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  • June 10, 2022 3 min read

    Recently, we have heard a lot about Omega 3 fatty acids, mainly because of their health-promoting effects. Whilst not a lot of research has gone into the health benefits of omega 3 and 6 fatty acids in horses, we know from human medicine that increasing levels of omega 3 within the diet has shown positive effects on blood vessels and balancing blood lipids, as well as having an anti-inflammatory action within the body. In humans and animals, a deficiency in essential fatty acids can lead to hair loss, skin issues and problems with immune and reproductive functions. Essential fatty acids are also critical for the synthesis of hormones and the transportation of oxygen from red blood cells to tissues. 

    We also know from human medicine that a substantial intake of omega 3 fatty acid will help balance the effects of omega 6 fatty acids, which on their own may aggravate the inflammatory response within the body. We also know from studies on humans and animals that diets high in concentrations of omega 6 increase the formation of prostaglandins, which in turn increase the inflammatory process in the body. So it is crucial to have a correct balance of omega 3 and omega 6 within the body to help it function at its optimal level.

    Where do horses receive omega 3 and omega 6 from within their diet?

    Grass contains a higher omega 3 to omega 6 ratio, so if your horse has access to pasture, it will receive a good source of omega 3. Hay is also a great source of omega 3, but the levels compared to that of grass are lower. If your horse is fed a grain-based diet, then your horse will be receiving higher levels of omega 6 compared to omega 3, as cereal grains contain a higher amount of omega 6 compared to omega 3. 

    What is the best supplement for Omega 3?

    If you have been keeping up with our blog, you will have noticed that last week we talked about linseeds. Well,linseeds are the richest vegetable source of omega 3 fatty acids. Some horse owners may also opt to feedfish oil, and they are a very rich source of omega 3 fatty acids EPA and DHA, which may have a more profound anti-inflammatory effect on the body. However, getting a horse to eat fish oil may be a bit of a problem due to the taste, and as horses are vegetarians, horse owners may prefer to feed a vegetarian-only diet.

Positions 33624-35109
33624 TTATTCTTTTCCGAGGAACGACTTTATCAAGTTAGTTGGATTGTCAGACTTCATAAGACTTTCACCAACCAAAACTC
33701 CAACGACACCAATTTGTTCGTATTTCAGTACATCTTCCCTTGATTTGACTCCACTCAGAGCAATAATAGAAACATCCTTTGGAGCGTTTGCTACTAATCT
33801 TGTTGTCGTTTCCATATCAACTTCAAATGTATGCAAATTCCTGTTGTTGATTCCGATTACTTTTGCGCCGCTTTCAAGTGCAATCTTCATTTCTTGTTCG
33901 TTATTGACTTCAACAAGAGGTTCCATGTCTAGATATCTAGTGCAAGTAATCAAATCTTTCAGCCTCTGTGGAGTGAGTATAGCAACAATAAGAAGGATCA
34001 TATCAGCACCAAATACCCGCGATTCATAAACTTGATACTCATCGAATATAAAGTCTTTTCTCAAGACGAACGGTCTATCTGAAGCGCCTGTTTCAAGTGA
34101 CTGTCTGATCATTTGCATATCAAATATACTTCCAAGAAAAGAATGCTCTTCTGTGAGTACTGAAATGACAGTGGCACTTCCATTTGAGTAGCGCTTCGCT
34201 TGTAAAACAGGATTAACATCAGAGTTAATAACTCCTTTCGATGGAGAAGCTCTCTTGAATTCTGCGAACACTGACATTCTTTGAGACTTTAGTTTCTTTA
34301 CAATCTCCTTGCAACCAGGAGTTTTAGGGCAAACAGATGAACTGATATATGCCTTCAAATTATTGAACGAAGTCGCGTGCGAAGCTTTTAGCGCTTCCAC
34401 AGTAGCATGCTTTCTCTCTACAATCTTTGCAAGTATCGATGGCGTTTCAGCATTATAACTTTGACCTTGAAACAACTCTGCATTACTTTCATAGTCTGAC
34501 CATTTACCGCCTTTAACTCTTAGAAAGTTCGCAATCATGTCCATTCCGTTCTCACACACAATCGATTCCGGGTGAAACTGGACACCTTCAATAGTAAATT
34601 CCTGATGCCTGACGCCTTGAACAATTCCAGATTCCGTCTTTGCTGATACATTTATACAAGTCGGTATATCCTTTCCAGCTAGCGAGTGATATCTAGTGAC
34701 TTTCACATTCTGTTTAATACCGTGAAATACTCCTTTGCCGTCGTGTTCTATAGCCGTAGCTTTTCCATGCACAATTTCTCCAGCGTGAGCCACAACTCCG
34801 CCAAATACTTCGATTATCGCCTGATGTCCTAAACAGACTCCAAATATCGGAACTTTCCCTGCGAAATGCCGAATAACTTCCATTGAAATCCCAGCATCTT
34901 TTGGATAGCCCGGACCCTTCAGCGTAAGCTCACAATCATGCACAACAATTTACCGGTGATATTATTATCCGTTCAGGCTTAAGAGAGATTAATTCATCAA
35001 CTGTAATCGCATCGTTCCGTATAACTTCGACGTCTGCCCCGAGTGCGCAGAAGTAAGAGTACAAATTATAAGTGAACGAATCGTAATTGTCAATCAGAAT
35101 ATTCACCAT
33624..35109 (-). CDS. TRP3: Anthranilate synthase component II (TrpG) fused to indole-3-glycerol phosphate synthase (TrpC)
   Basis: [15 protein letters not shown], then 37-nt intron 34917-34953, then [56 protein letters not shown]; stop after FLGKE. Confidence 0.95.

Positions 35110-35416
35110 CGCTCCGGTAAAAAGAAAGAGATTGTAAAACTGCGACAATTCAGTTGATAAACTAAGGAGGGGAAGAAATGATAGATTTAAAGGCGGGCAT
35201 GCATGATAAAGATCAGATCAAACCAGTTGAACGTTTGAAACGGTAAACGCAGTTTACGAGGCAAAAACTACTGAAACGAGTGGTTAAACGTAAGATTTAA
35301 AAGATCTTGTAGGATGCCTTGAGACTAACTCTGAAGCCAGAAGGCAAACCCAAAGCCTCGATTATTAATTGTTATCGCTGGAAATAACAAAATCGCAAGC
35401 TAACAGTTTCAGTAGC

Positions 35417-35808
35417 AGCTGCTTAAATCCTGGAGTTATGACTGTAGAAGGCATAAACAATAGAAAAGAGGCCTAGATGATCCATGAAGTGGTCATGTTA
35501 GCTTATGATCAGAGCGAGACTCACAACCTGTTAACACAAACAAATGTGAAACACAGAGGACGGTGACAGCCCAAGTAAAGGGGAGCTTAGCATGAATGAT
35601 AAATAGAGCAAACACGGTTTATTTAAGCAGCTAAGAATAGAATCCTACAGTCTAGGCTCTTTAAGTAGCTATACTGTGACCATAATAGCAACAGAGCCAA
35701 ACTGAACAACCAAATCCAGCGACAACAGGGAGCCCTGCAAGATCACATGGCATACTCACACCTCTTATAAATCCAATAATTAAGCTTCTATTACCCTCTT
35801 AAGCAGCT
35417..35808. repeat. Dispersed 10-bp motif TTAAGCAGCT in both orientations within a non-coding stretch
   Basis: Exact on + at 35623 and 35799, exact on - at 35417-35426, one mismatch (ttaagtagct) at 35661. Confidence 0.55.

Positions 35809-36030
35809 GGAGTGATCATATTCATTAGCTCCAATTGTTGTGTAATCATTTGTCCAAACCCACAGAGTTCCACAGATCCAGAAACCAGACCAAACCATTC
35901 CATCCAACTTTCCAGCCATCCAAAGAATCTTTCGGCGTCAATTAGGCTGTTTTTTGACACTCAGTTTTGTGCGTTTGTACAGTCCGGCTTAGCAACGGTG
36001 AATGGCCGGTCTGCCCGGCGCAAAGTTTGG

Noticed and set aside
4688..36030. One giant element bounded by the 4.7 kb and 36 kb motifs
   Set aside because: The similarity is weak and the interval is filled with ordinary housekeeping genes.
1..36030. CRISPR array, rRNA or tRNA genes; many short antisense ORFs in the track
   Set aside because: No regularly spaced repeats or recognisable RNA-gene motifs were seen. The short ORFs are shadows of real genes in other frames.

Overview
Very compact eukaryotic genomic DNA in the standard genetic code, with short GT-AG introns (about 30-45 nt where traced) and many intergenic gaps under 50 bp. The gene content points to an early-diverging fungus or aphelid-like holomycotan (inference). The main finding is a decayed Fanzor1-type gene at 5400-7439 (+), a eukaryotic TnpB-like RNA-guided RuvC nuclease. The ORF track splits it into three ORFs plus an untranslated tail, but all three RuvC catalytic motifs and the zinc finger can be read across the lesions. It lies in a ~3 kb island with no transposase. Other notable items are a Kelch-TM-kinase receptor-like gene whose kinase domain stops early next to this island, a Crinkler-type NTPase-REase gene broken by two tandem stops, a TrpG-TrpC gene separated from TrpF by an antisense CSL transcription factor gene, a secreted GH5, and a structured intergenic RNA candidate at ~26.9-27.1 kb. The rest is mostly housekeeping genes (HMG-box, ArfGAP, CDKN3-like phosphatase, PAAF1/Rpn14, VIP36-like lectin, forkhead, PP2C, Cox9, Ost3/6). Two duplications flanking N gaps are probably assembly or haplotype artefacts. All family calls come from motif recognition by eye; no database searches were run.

If you aren’t a fan of linseeds or fish oil, there are other sources of omega 3 out there.Hemp hulls are a relatively new product, but they are packed with omega 3 fatty acids compared to omega 6 fatty acids. Hemp also contains a wide range of other benefits that may help your horse, such as reducing anxiety, increasing stamina, improve hoof condition and brain function.Chia seeds are another great source of omega 3 that can be a supplement for your horse. In addition to having an excellent omega 3 profile, chia seeds may assist with weight management, prevent ulcers, provide allergy relief and assist with metabolic issues. The feeding rate for hemp hulls and chia seeds is a bit of a contentious issue, but it is generally recommended to feed 100g to 200g per day for a 500kg horse, so price-wise, they can be pretty expensive.

    If you are looking for excellent omega 3 supplements for your horse, we stock a wide range at Oakford Stockfeeds. To assist you in choosing a product, please visit us in-store, or we have detailed our best sellers below.


    Whole Linseeds

    AHS Raw Linseed Oil

    CEN Oil

    Fish Oil

    KER EO-3 Oil

    Hemp Hearts and Hulls

    Provex Equine Hemp Hulls and Hearts

    Provex Premium Hemp Seed Oil

    Chia Seeds

    Chia Seeds

    Other Best Sellers

    Equine Vit and Min Omega 3 Plus Premium

    NAS Omega Oil 3, 6 and 9 for Horses and Dogs

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